I don’t think it would be as easy as it was today, and I would say the advances in technology today have put us in a position that
, you know, in a lot of ways when this all went down, the end of March/beginning of April, in a lot of ways, people just said you know what I always said I could work from home. Now I’m just going to prove it because we have all the capabilities.” There will be some limitations depending on I’d say cutting edge, bleeding edge how advanced you are in technology within the organization. 

A lot of the more legacy organizations that have been around for a few more years who are used to doing things in the office...if they weren’t prepared with VPNs and Cloud hosted, whether it’s voice or applications, they maybe struggled a little more out of the gate, and that’s to be expected. I think more of the companies now that were born more recently and I would say within the last 10 years they probably looked at “there is no benefit to me hosting this. There is no benefit to me to have these things on site next to me more than I feel more secure with them.” Ultimately, what it’s doing is that it puts us in a position that when you look at those, there’s more recent companies as opposed to legacy. We kind of saw it. We saw the writing on the wall with those companies to say that we know these ones probably will have a little more of a struggle, and there’s some training and things that need to go into that. And the more recent onesThey were already living in the cloud. They were already living in apps that were geographically dispersed, so to them it didn’t really make a difference. It just meant that your commute from the office or from home to the office was a lot faster.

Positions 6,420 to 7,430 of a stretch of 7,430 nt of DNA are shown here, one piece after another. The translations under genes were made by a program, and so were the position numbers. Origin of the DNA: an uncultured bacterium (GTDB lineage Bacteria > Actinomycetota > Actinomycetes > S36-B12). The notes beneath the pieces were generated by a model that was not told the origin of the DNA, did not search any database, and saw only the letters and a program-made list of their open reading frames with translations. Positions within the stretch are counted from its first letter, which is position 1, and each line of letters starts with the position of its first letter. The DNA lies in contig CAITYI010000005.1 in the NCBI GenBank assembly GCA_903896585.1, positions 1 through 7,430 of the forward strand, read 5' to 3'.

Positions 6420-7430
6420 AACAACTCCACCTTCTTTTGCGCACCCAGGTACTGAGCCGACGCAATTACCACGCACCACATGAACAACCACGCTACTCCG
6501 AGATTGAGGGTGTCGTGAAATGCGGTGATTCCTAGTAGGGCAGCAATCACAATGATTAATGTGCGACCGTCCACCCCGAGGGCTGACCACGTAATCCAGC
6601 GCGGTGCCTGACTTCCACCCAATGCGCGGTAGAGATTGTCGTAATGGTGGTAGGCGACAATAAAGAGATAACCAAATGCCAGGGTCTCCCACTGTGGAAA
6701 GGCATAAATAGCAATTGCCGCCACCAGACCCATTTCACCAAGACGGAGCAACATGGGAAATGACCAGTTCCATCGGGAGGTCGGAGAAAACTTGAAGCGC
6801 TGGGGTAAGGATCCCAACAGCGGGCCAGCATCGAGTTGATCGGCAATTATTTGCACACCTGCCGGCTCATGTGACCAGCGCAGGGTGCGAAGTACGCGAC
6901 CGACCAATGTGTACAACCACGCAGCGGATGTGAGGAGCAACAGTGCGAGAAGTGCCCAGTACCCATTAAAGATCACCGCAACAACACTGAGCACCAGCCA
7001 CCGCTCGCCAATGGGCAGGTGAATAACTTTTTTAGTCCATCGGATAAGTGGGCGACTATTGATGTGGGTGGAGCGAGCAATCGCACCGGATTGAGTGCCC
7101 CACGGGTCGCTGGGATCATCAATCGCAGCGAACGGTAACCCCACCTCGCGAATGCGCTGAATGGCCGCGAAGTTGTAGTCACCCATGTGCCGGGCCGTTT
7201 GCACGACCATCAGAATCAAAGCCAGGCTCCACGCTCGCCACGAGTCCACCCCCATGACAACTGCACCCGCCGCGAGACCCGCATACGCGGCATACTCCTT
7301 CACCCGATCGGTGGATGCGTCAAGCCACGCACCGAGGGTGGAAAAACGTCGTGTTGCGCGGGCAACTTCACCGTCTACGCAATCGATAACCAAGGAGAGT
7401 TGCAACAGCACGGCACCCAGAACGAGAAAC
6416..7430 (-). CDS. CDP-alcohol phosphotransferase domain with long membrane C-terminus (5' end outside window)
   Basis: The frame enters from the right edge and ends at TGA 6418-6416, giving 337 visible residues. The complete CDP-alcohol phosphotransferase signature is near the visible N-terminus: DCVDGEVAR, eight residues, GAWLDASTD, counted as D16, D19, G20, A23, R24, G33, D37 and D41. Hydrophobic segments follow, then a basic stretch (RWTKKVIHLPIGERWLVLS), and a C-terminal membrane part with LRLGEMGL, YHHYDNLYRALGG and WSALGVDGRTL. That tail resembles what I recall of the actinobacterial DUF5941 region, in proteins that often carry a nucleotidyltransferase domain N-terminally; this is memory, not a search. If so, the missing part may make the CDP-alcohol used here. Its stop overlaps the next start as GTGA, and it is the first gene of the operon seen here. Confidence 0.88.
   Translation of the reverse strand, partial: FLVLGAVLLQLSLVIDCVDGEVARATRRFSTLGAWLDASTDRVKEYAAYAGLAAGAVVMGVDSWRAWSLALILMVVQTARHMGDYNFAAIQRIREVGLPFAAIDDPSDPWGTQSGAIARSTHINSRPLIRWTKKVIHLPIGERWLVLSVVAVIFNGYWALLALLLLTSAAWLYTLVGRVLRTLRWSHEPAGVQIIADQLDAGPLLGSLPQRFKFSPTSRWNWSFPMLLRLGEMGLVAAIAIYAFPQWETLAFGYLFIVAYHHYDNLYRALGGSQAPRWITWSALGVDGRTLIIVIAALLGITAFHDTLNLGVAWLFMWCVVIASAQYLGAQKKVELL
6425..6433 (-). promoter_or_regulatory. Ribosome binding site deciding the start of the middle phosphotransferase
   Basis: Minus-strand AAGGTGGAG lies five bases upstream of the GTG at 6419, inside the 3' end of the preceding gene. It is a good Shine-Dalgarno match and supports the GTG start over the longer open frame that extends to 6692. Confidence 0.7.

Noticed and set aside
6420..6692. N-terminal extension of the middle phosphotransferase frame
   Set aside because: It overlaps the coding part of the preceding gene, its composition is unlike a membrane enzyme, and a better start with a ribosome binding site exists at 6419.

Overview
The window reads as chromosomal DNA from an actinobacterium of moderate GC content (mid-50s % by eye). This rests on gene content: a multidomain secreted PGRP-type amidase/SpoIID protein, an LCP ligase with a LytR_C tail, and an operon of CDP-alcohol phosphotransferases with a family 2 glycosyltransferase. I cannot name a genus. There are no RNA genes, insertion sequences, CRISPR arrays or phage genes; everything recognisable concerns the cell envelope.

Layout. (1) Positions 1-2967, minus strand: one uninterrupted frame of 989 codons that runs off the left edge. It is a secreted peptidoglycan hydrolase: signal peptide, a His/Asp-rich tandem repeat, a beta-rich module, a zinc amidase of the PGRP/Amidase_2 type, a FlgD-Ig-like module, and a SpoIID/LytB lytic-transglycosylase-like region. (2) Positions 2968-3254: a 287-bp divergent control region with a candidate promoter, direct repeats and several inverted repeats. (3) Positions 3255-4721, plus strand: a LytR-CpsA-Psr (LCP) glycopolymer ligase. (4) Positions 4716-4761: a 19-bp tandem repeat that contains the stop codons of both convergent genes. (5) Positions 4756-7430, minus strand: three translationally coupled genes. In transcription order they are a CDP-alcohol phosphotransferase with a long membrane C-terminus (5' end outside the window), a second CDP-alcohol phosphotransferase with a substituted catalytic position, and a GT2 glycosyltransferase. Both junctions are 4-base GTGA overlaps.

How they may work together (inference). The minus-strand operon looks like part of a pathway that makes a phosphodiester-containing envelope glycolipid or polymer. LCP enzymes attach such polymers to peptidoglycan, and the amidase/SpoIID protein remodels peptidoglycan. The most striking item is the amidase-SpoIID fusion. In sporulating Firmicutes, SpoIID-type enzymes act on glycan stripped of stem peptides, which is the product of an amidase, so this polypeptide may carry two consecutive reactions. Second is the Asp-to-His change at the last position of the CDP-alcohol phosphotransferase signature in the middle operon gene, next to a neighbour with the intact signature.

It takes me about three seconds to go from my home to my office because it’s right next to me. 

00:11:20
Darin
Yeah, it just will be interesting to see, like one, we should talk a little bit about where this goes next. So we are talking a lot about millennials. And then behind that, I think, are the gen Zers, and they will be the first 100% digital native from the time they were born. You know, through whatever is coming next anhey, in a sense, will define the technologies that come in the future. We’re sort of laying the groundwork for that, and it’s just interesting that it’s sort of this idea that you can work from your office, which I think was the paradigm that many of us sort of grew up in, and that was like you can work from home and then all of a sudden the office is diminished and you have people more working from home because of the circumstances. Then there’s this third class, which I actually think is the up and coming, and that’s the sprinter crowd, you know, like the ability to work from your sprinter on the mountain, top, at your pace with your partner, and you’re both doing it and you’re going across country. I think for some that seems like a little bit far fetched, but it is happening. It’s already happening and I think if what you look at the next generation coming up, it’s part of the jam that they want to be, you know, living inside of.